The Japanese system and what it means.
Recently there’s been much discussion here about Japanese Social Insurance, and Pension. Especially for those of us who don’t have it. Under Japanese law, everyone working full time is supposed to pay money into the Insurance and Pension system. Unlike Australia, the system is maintained by the government, and is essentially bankrupt.
In Australia if I earn, for example, $50,000 a year, then my company contributes an extra 9% to my superannuation fund ($4,500 a year) on top of that $50,000. That money goes into a private fund that I have some control over. From the $50,000, I pay a Medicare Levy of 1.5% ($750.) Tax is calculated at a sliding scale, so the rich pay more. So, my total tax would be $11,922. This assume nothing weird like HECS, share dividends, long overseas stays or whatever.
In Japan, the tax is also a sliding scale, but much, much lower. There is a component for National Tax, and for Local Tax. It’s not much overall. About 6% of one’s income on average.
Shakai Hoken is an extra component for both hospital insurance (about 15%) and for the pension (about 85%.) Most Americans don’t like socialised health insurance. They don’t have it, if you get sick in America and you’re poor – well, you die. However, the rest of us understand it. However, it’s a large slab of cash each month from your salary.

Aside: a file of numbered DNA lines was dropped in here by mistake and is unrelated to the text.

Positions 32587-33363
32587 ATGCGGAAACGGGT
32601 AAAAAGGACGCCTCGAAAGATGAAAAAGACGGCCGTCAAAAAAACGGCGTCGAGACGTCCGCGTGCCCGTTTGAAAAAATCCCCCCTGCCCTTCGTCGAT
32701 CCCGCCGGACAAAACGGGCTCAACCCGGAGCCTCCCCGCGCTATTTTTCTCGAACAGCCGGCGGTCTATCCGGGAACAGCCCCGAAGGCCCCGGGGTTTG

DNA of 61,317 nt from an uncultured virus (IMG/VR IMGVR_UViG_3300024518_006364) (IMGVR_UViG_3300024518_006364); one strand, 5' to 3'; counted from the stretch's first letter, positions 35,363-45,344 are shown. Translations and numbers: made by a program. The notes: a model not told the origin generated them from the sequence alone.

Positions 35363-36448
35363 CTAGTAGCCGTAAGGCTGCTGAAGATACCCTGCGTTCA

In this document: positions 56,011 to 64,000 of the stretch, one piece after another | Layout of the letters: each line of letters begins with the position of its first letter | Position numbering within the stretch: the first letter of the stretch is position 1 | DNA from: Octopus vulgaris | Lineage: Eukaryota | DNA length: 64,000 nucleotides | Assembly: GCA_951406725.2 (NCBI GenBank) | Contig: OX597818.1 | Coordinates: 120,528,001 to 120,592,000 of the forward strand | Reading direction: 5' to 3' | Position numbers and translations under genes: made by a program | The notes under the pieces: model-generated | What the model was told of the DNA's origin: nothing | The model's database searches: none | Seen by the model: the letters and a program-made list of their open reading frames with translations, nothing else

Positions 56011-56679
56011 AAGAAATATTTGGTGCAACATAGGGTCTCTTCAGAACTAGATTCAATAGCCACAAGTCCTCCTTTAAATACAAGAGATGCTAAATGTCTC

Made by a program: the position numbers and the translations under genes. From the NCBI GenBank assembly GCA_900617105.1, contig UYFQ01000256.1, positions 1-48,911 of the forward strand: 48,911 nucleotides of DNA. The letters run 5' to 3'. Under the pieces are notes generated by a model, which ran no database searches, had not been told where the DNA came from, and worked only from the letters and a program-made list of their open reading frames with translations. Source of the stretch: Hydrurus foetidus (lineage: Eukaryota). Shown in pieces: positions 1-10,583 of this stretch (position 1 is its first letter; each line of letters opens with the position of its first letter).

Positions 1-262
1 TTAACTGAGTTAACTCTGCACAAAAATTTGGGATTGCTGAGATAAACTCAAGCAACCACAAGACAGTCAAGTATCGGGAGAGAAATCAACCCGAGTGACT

However, many of my fellow teachers don’t want Shakai Hoken because they are greedy. The monthly payment is usually about 35,000yen/month on average. Which seems quite high. But they seem to forget that they can get most of the pension portion back when they leave Japan (if they leave within 3 years.) And the health insurance part is quite good. Better than the alternatives.
So, really, those who are whinging about not wanting to pay what they are supposed to pay, by law, seem to be missing the point. Back home, in Australia, I’d be paying the same amount. And I wouldn’t be able to get any of it back, ever. Not with Shakai Hoken.